What is interesting is the first one where David Cunliffe claims over a million hectares of our land has been approved for foreign sale under the National Government.

I like the diagram Heather drew showing how much land has actually been approved for foreign sale. It was one quarter of what he claimed.

image001 Read more »

Impertinent questions

Are David Cunliffe, Chris Hipkins and others really asking for a full inquiry into Dirty Politics?

A FULL inquiry?

Have they forgotten the hacker only provided emails damaging to the National Party?

Have they forgotten all my emails were stolen, also those damaging to everyone else?

Don’t they think I would be part of a FULL inquiry?

Do they expect me to protect all my sources, as a journalist?

How much are they hoping that Judge Asher declares that I am a journalist and media so that I CAN protect my sources with privilege?

Or do they expect me to tell everything?

Are we going to see more pre-emptive articles in the NZ Herald, this time from left politicians and staff?

How are things in the war room?

Cullen coached Cunliffe

I called the Leaders debate a marginal win for David Cunliffe.  Certainly, the TVNZ results weren’t representative of how the debate unfolded.   Key was over prepared.  He was driving hard to get get the messages out, and instead of being relaxed and showing us John Key, he appeared forced.

I bet the hand in his pocket was a fist most of the time.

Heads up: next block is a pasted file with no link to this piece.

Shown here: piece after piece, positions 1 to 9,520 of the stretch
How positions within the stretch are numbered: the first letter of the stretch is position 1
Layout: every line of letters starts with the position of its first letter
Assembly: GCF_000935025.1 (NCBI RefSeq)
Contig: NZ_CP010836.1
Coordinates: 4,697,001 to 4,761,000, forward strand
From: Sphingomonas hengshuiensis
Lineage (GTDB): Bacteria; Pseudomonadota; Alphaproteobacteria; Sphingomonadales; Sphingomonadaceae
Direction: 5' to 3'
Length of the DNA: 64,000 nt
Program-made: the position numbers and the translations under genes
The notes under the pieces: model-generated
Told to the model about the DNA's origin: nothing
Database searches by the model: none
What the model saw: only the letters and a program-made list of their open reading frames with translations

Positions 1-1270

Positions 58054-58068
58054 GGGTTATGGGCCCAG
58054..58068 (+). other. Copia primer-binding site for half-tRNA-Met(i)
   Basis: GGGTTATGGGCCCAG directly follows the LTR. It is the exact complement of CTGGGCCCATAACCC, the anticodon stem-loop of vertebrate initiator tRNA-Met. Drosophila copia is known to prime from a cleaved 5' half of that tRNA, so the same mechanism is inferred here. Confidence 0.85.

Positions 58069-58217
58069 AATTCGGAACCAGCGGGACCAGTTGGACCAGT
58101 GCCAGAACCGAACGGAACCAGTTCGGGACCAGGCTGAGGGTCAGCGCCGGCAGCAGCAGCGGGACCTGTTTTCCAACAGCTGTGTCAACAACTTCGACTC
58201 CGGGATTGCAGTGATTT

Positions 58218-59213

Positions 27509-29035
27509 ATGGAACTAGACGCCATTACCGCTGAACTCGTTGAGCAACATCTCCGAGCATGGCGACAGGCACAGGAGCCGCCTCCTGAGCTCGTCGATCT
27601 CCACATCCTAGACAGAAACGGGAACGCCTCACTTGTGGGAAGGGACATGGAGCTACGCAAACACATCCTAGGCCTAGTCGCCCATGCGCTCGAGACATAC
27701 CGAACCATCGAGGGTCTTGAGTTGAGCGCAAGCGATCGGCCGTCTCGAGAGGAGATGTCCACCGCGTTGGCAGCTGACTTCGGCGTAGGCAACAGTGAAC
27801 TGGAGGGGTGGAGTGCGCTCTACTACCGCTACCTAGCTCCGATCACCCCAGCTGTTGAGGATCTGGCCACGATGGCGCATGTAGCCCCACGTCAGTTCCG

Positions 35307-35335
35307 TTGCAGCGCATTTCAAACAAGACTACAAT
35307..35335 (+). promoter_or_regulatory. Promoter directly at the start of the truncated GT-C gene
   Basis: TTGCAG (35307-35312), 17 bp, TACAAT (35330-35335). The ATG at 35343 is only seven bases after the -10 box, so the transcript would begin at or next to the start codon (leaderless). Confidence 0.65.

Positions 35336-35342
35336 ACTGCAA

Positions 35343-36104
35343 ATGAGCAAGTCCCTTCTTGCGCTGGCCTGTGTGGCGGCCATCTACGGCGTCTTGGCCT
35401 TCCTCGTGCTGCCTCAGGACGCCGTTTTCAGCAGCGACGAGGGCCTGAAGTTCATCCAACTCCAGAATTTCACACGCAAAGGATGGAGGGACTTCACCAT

But it turns out that John Key wasn’t just debating David Cunliffe

He spent much of his career taunting National’s front bench, famously dismissing John Key as a “rich prick” and developing a reputation as the sharpest politician of his generation.

So Sir Michael Cullen can scarcely have imagined he would later play the role of Key, charged with winding up and unsettling Labour’s leader in a hostile debate.

While critics are split on the outcome of Thursday night’s TVNZ leaders’ debate, most seemed surprised at how polished David Cunliffe was.

This was no accident. Labour viewed the importance of the first televised debate as second only to election day. It had half a million viewers, most seeing Cunliffe on an equal footing with the prime minister for the first time. Read more »

Armstrong on Dirty Politics v Economics

If – as the participants keep insisting – this election is really about “the things that matter”, then the question of which of the two major parties has the economic agenda with the most foresight would be dominating the campaign.

That question should, in fact, be dominating the campaign. But it is not the case. The campaign has instead been consumed with the Dirty Politics farrago. Just about everything else has been shut out.

That has hindered Labour by drawing attention away from its policy releases. But it has also forced National to delay what it must surely have been planning – an all-out assault on Labour’s planned capital gains tax.